Crossing the line


JERUSALEM -- An unprecedented number of states have submitted materials to the International Court of Justice in The Hague regarding today's hearing on Israel's separation barrier.

Many of Israel's friends, even those who have voiced concerns about the barrier, have submitted briefs to the court arguing that the topic is not appropriate for judicial scrutiny, and should instead be left for diplomatic channels. This is Israel's position as well. Yet given that Israel has ignored the barrier's human rights implications, it is appropriate that the international community conduct a legal and not just a political reckoning.

The barrier is a political issue, but with legal ramifications. As the occupying power in the West Bank, Israel has a legal obligation to ensure the Palestinians' welfare. The occupier has the right to undertake security measures, but such measures must minimize harm to the protected population. Israel does not appear to have taken such care with regard to the separation barrier.

Undoubtedly, Israel faces security problems. Regardless of how we have reached the current situation, and who is to blame, Israel must protect its citizens from suicide bombings and other indiscriminate attacks, which constitute war crimes. On this basis, Israel justifies building this massive complex of fences, trenches, walls and patrol roads to prevent Palestinians from entering Israel. However, the route Israel has chosen for this barrier turns a legitimate security measure into a land grab.

Rather than following the Green Line, the pre-1967 border between Israel and the West Bank, the barrier extends deep into the West Bank. The approved plan encircles 16 percent of the land and over 250,000 Palestinians in enclaves, surrounded by walls and fences. Hundreds of thousands of farmers will be separated from their farmlands.

Since the barrier's purpose is to prevent Palestinians from crossing into Israel, it should not be surprising that it will severely impede Palestinians' access to hospitals, jobs, schools and agricultural land on the barrier's other side. While Israel has erected about 40 gates along the currently operational part of the barrier, all passage requires special permits.

Israel's permit system is a highly arbitrary and nontransparent bureaucracy. Permits are denied without explanation or withheld to pressure Palestinians to serve as collaborators or to collectively punish a particular village for attacks against Israelis. In the northern West Bank, farmers who cannot get permits are watching their produce wither and die.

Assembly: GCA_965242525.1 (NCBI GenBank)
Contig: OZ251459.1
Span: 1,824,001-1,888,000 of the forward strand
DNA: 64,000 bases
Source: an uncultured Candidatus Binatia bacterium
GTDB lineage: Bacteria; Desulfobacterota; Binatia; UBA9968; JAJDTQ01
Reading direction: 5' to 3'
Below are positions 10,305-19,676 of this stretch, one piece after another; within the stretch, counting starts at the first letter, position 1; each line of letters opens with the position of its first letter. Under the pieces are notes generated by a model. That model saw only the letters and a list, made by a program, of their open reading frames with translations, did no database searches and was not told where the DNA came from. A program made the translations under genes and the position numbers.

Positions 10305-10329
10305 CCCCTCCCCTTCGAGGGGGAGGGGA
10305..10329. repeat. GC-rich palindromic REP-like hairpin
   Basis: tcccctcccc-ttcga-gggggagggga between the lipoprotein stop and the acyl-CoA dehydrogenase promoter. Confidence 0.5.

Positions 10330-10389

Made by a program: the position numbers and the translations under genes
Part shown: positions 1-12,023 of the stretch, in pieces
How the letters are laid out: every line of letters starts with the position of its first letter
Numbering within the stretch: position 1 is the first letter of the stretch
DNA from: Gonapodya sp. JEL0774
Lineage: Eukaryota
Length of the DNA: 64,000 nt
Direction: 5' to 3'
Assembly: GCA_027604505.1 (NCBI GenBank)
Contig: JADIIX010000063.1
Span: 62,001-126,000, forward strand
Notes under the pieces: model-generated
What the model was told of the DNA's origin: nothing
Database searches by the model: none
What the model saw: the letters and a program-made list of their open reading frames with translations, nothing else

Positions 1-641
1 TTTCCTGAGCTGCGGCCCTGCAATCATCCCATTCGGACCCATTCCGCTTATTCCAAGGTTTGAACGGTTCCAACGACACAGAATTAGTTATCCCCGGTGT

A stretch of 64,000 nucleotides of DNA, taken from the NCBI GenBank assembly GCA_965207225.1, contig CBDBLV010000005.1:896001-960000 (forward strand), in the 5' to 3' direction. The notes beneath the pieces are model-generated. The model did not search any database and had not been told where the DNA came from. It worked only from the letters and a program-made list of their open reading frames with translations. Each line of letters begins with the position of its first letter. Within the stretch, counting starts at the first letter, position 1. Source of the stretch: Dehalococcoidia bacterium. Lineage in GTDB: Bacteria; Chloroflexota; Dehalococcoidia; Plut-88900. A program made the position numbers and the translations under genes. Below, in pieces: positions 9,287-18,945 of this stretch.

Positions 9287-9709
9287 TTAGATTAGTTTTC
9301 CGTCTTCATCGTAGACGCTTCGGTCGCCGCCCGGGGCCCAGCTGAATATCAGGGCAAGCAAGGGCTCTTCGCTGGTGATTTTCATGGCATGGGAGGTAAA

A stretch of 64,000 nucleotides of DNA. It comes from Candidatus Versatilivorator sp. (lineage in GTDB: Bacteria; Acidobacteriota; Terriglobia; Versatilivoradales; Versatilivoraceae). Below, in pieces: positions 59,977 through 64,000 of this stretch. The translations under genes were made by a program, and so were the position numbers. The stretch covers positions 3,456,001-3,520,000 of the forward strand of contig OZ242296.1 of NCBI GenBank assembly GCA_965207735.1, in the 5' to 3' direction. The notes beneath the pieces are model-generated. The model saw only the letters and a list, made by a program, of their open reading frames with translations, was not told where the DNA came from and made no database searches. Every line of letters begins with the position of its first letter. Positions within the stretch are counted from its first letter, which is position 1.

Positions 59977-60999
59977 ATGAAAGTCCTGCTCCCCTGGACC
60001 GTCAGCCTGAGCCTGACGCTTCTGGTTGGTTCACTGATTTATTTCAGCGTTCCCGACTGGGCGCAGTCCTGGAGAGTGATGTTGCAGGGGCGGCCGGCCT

In addition, all permits are canceled whenever Israel declares a general closure on the West Bank. For example, for two weeks during the olive harvest last fall, all gates granting farmers access to their lands were closed.

But perhaps this route is genuinely necessary to protect Israelis? If so, Palestinian hardships may be an unfortunate, but a legitimate price to pay to save lives. In fact, Palestinian suffering is unnecessary. Israel could prevent access to its territory while avoiding virtually all of the hardships to Palestinians by building the barrier along the Green Line. A military official involved in the barrier project recently told me that no section of the barrier can be justified solely in security terms. Despite the lofty rhetoric about saving lives, a primary factor determining the route is the desire to include as many settlements as possible west of the barrier in order to ensure their future annexation to Israel.

Responding to international concerns, Israel has made some welcome changes to the route, yet problems abound. In East Jerusalem, for example, crews work around the clock to complete a 25-foot-high wall through the middle of a busy neighborhood, cutting off access to relatives, schools, jobs and hospitals. Rather than separating Israelis from Palestinians, the barrier will separate Palestinians from Palestinians, with 200,000 Palestinians west of the barrier in Jerusalem alone.

None of this will bring security to me and my family in Jerusalem.

This makes it all the more infuriating to watch my government manipulate legitimate security concerns in order to advance a political agenda. It is not in anyone's interest -- not Israelis, not Palestinians and not the international community -- to advance a diplomatic process that ignores international law. The international community must continue to insist that Israel has the right to construct a barrier, provided it does so within its own territory.

Jessica Montell is the executive director of B'Tselem, the Israeli Information Center for Human Rights in the Occupied Territories.

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